Dawson: "I can't do anything about it now. But there were a few plays I'd like to have back. After the first half, I thought we had a shot at those guys. Then I threw one [interception] to [Green Bay defensive back] Willie Wood and that turned everything around."
Williamson: "A loss stings even if I'm playing golf. It would have been nice to have a chance to redeem ourselves because we didn't get back to the Super Bowl while I was there."
Budde: "It doesn't feel a lot better now. When you lose anything, it's forever. It doesn't change. We thought we could win, but they had better players than we did. It was still an honor to be in the first championship game. That's what they called it then. They didn't start calling it the Super Bowl until later."
Bell: "I still feel bad about that. We thought we could beat those guys. I still think we could have won that game."
Q: Could you see then that the Super Bowl would become what it is today?
Bell: "No idea. It's amazing the magnitude of that game now. I remember the press was outside our hotel talking to us around the swimming pool. Now they go down to the convention center and do all that stuff and there's 5,000 press. A lot of people don't even go to the game. They go to the functions before the game. Back then, the function was the game. There were no functions before the game."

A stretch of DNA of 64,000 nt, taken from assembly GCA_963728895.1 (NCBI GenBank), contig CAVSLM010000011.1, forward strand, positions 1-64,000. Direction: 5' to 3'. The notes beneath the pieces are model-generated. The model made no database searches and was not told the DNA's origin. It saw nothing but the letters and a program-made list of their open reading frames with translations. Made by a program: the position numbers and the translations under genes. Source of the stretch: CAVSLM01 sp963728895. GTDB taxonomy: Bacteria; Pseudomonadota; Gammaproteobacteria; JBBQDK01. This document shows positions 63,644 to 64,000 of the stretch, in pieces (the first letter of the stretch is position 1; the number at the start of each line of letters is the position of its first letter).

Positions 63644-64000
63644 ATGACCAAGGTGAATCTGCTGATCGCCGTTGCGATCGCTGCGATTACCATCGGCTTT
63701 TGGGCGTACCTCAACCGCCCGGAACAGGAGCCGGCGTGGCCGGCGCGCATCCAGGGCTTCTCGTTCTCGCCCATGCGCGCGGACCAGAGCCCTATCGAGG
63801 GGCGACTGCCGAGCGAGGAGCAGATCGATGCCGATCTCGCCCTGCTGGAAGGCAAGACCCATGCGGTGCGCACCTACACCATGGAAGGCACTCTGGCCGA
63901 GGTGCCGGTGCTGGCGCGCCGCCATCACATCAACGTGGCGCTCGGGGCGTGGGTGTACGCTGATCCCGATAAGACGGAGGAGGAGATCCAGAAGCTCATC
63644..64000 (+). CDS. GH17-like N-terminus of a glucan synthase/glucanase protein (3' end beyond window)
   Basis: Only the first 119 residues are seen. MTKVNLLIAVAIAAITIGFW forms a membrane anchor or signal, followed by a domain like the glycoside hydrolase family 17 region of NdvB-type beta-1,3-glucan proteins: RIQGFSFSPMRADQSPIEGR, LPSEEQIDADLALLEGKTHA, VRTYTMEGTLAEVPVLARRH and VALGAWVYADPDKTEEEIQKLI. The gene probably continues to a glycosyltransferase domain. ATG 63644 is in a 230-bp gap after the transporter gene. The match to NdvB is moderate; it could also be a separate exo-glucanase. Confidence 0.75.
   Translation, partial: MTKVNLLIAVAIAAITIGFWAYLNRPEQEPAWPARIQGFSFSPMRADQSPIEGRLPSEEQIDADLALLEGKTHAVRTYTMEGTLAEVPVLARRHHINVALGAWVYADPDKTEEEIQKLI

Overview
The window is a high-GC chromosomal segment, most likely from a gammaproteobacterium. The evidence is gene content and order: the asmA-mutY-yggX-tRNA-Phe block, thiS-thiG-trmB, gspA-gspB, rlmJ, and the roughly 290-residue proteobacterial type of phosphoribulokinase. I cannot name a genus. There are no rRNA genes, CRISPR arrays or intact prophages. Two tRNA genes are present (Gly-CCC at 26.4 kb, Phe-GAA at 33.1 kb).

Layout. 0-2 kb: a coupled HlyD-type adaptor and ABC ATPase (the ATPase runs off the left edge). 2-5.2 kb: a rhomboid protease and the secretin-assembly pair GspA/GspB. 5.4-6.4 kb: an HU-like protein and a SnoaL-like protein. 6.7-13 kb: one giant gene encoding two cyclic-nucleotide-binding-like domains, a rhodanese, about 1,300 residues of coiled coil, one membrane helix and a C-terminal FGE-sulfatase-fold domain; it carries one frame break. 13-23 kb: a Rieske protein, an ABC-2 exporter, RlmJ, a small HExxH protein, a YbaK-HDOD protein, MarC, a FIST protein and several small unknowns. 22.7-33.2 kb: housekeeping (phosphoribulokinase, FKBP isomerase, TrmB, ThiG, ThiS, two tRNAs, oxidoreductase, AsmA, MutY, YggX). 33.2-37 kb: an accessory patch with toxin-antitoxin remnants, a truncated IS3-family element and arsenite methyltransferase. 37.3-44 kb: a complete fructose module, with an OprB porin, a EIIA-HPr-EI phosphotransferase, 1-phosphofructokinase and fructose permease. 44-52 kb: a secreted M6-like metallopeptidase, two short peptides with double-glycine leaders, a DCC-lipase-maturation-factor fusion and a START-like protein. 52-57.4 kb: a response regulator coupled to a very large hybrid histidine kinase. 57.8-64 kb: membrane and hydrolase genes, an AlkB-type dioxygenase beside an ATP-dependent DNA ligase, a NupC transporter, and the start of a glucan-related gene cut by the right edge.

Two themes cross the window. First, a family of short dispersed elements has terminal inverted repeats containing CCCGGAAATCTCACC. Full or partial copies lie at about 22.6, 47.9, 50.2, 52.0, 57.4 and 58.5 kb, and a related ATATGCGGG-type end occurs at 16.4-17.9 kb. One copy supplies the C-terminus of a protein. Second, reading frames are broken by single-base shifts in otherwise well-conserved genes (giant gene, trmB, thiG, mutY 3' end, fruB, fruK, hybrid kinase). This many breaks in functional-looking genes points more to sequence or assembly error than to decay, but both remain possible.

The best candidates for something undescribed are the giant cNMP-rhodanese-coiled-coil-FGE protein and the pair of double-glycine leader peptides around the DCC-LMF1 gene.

Stover: "The hype was not quite what it is today. When we did our coin flip right before the game, there were two captains from Green Bay, two captains from Kansas City and two referees. That was all that was on the field. Now there are a hundred cameras and a hundred microphones and a whole hullabaloo for the coin flip. So even the coin flip was different compared to what it is today. For us, it was an important game but just another game at the end of the season. Now the Super Bowl overtakes everything. As soon as football season starts, people start talking about Super Bowl possibilities for all the teams. Nobody had any idea it would turn into what it is today."
Budde: "I don't think that back when we played in the Super Bowl, commercials were $10 million a minute or $5 million a minute or $1 million a minute, whatever it is now. That's one of the things that's different about the game now. The differences are the size of the players and the money."